Shruti Purkayastha is a cultural worker who creates in the intersections of theater, organizing and healing. Her current home is with TeAda Productions, working as a community organizer and project director. With Pop-Up TeAda, Shruti played the roles of lead artist, teaching artist, producer, actor and organizer. Currently, she is working closely with the UCLA Labor Center to produce and facilitate a healing arts workshop series called CreAtive Self-Care. She has developed theater and storytelling based healing and popular education programs with several community-based groups, including Gender Justice LA’s Theater of the Oppressed, Dignity and Power Now’s Freedom Harvest, and projects with the Labor/Community Strategy Center. Through a project called LACE (Liberation Arts and Community Engagement) Center, she supported grassroots Theater of the Oppressed groups in L.A. like Changing Ways and Teatro with TRUST South LA. She graduated with a Master’s in Applied Theater Arts in 2012, where she was trained in a broad spectrum of techniques, including Theatre of the Oppressed, Theater for Education and Development, Theater and Healing, with a strong basis in Liberation Psychology. Through this program, she trained with the Center for Theater of the Oppressed in Rio De Janiero, Brasil engaging with transnational social movements, Forum Theater, and the Aesthetics of the Oppressed methodologies. She is currently working on a interdisciplinary art project called Living Mythologies, highlighting stories from her communities of queer trans people of color.
CreAtive Self-Care workshop series was born because we needed it. And continue to need it. As a theater led by and for people of color, we are constantly navigating funding cuts, violence and trauma in our communities and struggle to carve creAtive space with the rigors of the day-to-day. But, when we DO come together to create, beautiful and healing expressions have the potential to emerge. CreAtive Self-Care is a reminder of that-- when we slow down, open space to be mindful and creative, to share our stories and bear witness, a community of care and healing can emerge in the process.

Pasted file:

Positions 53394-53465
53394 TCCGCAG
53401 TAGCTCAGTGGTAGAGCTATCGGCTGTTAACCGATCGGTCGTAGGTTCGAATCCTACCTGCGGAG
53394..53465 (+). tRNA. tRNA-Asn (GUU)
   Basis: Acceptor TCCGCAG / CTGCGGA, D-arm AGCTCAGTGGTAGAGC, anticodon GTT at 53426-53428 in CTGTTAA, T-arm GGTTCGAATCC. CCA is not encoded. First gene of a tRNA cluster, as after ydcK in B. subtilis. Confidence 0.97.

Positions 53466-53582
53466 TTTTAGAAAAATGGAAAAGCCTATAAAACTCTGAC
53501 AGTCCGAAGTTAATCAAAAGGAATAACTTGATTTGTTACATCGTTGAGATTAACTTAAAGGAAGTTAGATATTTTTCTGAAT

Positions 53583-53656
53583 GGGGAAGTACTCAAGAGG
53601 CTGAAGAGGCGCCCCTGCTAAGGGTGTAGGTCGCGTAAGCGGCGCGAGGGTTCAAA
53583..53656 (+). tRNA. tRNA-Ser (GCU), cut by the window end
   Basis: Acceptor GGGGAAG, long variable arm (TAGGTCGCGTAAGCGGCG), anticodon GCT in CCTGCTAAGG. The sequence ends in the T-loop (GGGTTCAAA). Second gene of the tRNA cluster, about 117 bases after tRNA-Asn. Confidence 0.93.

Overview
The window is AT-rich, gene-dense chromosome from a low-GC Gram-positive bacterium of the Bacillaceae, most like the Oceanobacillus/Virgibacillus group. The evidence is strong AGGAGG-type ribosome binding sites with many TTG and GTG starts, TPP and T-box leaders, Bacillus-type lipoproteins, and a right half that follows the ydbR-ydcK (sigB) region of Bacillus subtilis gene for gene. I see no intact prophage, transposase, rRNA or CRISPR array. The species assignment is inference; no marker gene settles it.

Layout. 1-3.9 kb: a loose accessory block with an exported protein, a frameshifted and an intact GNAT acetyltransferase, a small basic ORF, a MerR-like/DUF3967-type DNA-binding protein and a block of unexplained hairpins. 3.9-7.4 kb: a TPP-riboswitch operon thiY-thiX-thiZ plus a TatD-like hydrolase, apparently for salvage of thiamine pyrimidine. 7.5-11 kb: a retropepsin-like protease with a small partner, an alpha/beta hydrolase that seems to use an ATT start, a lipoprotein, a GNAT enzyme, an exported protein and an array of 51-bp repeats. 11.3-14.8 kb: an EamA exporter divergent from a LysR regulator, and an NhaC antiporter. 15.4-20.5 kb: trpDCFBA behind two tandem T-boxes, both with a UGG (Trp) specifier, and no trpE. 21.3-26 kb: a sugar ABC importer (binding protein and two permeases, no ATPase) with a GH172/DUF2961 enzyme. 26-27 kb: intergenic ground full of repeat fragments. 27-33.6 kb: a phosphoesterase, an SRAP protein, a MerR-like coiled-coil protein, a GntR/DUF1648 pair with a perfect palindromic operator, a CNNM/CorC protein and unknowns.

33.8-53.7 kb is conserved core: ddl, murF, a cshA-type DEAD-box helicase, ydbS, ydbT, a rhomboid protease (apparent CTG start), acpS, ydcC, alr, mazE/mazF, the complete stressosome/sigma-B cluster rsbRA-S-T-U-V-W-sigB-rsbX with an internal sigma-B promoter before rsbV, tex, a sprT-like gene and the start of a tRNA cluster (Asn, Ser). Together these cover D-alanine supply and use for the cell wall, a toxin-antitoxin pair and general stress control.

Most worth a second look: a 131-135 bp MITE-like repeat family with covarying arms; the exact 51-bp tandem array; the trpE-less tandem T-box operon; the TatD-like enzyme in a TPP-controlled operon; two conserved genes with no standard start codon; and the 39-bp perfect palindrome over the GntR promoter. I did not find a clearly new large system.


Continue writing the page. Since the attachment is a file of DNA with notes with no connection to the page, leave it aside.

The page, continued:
We are so grateful to have a vibrant and growing partnership with the UCLA Downtown Labor Center, located by MacArthur Park. Our stories at TeAda intersected with Victor Narro, longtime L.A. organizer and author of Living Peace: Connecting Your Spirituality with Your Work for Justice. He found himself burnt out and in the hospital after years of grueling community organizing schedules. He realized that the martyr culture of organizing was not truly serving our social justice movements, and began advocating for self-care practices that are supported in community.
Together, we develop practices based in mindfulness meditation of Thich Nhat Hanh, expressive theater games and exercises for voice and body, and dialogues about social justice themes. From honoring water to setting boundaries, from environmental justice to gender justice, we hold space to connect the healing work in our bodies to our relationships with each other, with social justice, and with the earth. Through the process, we tap into our stored creative potential, discovering voice within ourselves as a community.
CreAtive Self-Care is a space to restore, to appreciate ourselves and each other, to find gratitude in how we walk, how our feet connect with the earth. As a community practice, we look forward to building CreAtive Self-Care in Los Angeles area, and can’t wait to share space with you soon!
Victor Narro has been involved with immigrant rights and labor issues for many years. At the UCLA Labor Center, he provides research and capacity support for policy and organizing campaigns that focus on impact issues affecting low-wage workers and immigrant communities. Victor is also a professor for the Labor and Workplace Studies Program at UCLA; a lecturer for the Chicano/a Studies Department; a lecturer for the UCLA School of Urban Planning; and a adjunct faculty at UCLA Law School, where he teaches a class entitled, Community Lawyering and Low Wage Worker Organizing.
Prior to working at the UCLA Labor Center, he worked in organizations including Sweatshop Watch, Coalition for Humane Immigrant Rights of Los Angeles (CHIRLA), and Mexican American Legal Defense and Educational Fund (MALDEF). Victor is co-author of Broken Laws, Unprotected Workers: Violations of Employment and Labor Laws in America’s Cities (2008), and Wage Theft and Workplace Violations in Los Angeles (2010). He is also co-editor of a recent book, Working for Justice: The L.A. Model of Organizing and Advocacy (Cornell University Press, 2010).